Jun 092012

The ogres of monarchy must be very pleased with their recent efforts; success beyond their wildest dreams. And there was plenty of rain to test their stolid and plucky English pride.

Once, halfway through the journey of our life

I found myself inside a shadowy wood,

Because the road had disappeared.

                    This is Sean O'Brien's opening of his translation (2006) of Dante's Inferno.

According to his introduction O'Brien had the idea that translating Dante was a necessary rite of passage. Though I haven't yet heard that Ivor Cutler had a go at it. Something or other brought Cutler to mind a few days ago – was he mentioned on the radio? Prior to that he had seemingly slipped into the category of the forgotten. In the Poetry Library I discover they have quite a number of his books. One I pick out is The Flat Man, though the F has been turned back to front. And there is a photograph of the author in a white singlet and a black flat cap. His mouth is clenched – about to burst into laughter? eyeing you, the reader or potential reader. The book is dated 1977 but reissued in 1997. Some years ago I stood next to him at the desk of the Poetry Library. He was dressed in what I saw as a poet-arch-bishop's regalia. A lilac jacket, flower in his hat. He asked me if I was a poet. I refused that identity but did admit that I wrote the occasional poem. He gave me his mystical blessing. In remembering this, it brings to mind a more recent occasion when I asked Paul Muldoon to sign one of his books – he too, peered into me, examined me to see what I might be made of, what words I might be made of.

It's what we are always doing; chasing words that we might make use of.

Ivor Cutler's Lean

People lean back in


But only

if the the chair

has a back.

Backless chairs –

or stools

as we call them –

are suitable

only for leaning

forwards –

or sitting bolt upright.

You would think that

people who really wanted to lean


would use

a stool.

I first heard of Ivor Cutler listening to John Peel – so long ago, it must have been a previous life – and I think Peel must also have been a fan of John Cooper Clark who's been featured on the tv recently.

Incontinent; malicious; bestial;

And mad; – and how incontinence offends

Our maker less, and this incurs less blame?

                (from Canto XI)

What sort of thing was punk? I barely noticed it at the time but have been woken to its excitement through reading Greil Marcus's Lipstick Traces. It is linked in to what he calls The Secret History of the Twentieth Century – the Dadaists, the Lettrist International and the Situationists. Those who don't sign up to the dominant narrative. Pina Bausch's work is in that other tradition, insisting on the authenticity of her view, creating a radical way of working that is challenging and painful, was slow to be accepted but now (a couple of years after her death) is wildly acclaimed. On Wednesday evening after being captivated and beaten up by her company's performance of Victor, the audience (including me of course) gave them a long and well deserved standing applause. Détournement as Guy deBord put it.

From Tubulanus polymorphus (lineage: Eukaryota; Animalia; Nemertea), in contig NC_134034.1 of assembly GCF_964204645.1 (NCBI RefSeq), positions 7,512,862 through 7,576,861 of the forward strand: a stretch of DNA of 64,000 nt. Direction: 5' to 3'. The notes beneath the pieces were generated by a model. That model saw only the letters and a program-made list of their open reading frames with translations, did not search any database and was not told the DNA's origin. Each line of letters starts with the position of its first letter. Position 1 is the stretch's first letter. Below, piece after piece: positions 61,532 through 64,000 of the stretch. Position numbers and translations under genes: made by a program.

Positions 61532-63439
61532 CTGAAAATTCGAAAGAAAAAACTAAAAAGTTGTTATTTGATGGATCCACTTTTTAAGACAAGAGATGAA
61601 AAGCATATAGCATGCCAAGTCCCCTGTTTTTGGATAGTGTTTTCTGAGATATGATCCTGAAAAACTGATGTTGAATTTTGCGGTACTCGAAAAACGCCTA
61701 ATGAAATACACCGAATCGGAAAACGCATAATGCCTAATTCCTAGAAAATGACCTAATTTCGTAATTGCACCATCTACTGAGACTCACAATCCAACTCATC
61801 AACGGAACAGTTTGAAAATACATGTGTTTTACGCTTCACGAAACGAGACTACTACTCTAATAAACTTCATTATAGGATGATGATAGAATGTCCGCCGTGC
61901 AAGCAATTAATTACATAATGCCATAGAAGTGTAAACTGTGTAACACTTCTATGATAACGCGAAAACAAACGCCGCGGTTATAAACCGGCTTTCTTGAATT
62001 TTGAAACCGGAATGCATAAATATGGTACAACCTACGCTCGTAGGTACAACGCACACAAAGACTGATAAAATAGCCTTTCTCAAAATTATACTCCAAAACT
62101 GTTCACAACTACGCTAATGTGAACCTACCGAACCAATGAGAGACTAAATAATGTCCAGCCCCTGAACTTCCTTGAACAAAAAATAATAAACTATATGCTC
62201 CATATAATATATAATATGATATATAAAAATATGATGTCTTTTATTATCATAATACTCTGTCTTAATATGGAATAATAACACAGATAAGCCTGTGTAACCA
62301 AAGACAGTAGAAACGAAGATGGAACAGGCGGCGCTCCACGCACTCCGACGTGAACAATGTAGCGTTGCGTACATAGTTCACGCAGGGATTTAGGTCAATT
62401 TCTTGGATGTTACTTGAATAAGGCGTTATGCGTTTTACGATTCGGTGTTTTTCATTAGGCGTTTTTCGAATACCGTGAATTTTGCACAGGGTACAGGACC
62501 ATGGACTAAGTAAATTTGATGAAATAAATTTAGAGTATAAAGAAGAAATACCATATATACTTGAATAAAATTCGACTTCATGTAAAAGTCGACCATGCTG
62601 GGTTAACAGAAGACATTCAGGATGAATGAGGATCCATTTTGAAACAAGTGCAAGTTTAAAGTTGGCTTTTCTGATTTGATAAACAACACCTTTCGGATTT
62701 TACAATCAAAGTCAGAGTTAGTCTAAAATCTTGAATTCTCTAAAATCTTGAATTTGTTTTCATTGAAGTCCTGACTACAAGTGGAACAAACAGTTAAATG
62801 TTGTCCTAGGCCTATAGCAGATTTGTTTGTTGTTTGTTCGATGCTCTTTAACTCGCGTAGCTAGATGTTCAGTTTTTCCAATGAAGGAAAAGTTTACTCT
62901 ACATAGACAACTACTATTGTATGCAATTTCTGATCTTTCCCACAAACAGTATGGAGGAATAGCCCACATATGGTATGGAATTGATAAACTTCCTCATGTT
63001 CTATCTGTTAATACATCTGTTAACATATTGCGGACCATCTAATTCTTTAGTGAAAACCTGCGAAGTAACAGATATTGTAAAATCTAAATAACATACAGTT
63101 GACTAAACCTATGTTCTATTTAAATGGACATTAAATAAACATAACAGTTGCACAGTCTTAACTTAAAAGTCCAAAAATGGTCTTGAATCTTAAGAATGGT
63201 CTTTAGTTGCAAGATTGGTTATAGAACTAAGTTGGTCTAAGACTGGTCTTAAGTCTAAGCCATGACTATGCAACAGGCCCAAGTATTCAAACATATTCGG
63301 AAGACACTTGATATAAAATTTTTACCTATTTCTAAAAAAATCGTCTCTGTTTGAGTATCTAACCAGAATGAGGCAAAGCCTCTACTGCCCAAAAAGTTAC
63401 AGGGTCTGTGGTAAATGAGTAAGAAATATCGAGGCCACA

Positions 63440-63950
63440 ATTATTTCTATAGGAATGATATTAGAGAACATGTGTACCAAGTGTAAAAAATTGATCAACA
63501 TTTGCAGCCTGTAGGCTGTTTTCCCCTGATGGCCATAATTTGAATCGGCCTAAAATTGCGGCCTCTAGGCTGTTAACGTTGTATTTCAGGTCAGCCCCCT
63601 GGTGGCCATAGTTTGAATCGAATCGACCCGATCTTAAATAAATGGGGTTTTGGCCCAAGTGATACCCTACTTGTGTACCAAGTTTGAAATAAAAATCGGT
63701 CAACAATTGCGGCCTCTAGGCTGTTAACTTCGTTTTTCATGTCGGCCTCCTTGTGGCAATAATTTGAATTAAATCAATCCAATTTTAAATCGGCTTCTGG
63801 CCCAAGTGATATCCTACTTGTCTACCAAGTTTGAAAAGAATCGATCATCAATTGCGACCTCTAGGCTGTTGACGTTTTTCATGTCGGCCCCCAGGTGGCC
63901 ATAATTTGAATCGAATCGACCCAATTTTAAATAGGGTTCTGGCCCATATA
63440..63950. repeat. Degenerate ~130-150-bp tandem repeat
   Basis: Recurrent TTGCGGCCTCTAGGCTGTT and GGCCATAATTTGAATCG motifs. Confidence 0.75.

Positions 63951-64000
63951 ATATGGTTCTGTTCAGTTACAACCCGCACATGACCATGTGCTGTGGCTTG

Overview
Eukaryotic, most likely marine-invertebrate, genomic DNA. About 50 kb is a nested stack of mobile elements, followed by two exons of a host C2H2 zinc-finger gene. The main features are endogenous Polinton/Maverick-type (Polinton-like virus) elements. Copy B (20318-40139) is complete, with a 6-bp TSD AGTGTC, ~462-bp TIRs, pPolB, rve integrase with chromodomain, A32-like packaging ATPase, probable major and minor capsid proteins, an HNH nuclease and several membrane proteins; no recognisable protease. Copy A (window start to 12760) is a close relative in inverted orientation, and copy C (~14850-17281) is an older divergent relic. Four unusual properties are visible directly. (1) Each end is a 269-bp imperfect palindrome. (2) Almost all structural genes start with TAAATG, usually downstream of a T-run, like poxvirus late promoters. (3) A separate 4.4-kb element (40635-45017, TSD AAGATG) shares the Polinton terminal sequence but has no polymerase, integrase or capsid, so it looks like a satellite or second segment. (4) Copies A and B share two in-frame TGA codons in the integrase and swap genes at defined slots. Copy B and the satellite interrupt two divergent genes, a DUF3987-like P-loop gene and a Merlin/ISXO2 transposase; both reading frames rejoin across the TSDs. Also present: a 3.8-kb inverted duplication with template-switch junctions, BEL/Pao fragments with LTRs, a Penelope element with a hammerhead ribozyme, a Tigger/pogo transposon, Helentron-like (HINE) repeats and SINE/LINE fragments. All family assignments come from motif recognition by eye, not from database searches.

Pina Bausch's way of working, her using her company through close and personal questioning to arrive at movements and words that are gradually turned into the performance. Seeing the dancers/actors is to see the process – a sort of psychoanalysis – and it makes sense of the hearing about the close attention that Pina gave as a child (from under a table) to the various adults who stayed at her parent's boarding house.

In a recent dream I was teaching a class (young adults) about certain aspects of language (though what exactly has not been retained) when suddenly I am facing a rebellion. There is a young woman who is angry at what she sees as poor teaching and she demands to hear from her fellow students whether or not they have learned anything at all from the class. In those moments of rising into wakefulness from the dream I have the impression that the general consensus is NO.

Under a Low Cloud

 Posted by at 1:51 pm  Atelier  Comments Off
Jun 062012

Or it could be fog. At any rate the tops of the hills are no longer visible, the cloud is solid like a great slab of time, and there is a persistent fine rain. It is June upon the Misty Isle.

Along with another great slab of time, sixty years, what the Chinese call a 'Great Cycle': the Diamond Jubilee, like the weather it has taken us all over this holiday week-end. And along with everybody else, I watched bits on TV, the Jubilee Show on Monday night with the great global minstrel Stevie Wonder singing it like it is.

Happy Jubilee Your Majesty!

And the fly past over the Palace on Tuesday afternoon, the Red Arrows, leaving the red, white and blue streams of smoke hanging in the sky. Then it was all over, the Palace balcony was clear, and the smoke and crowds began to disperse.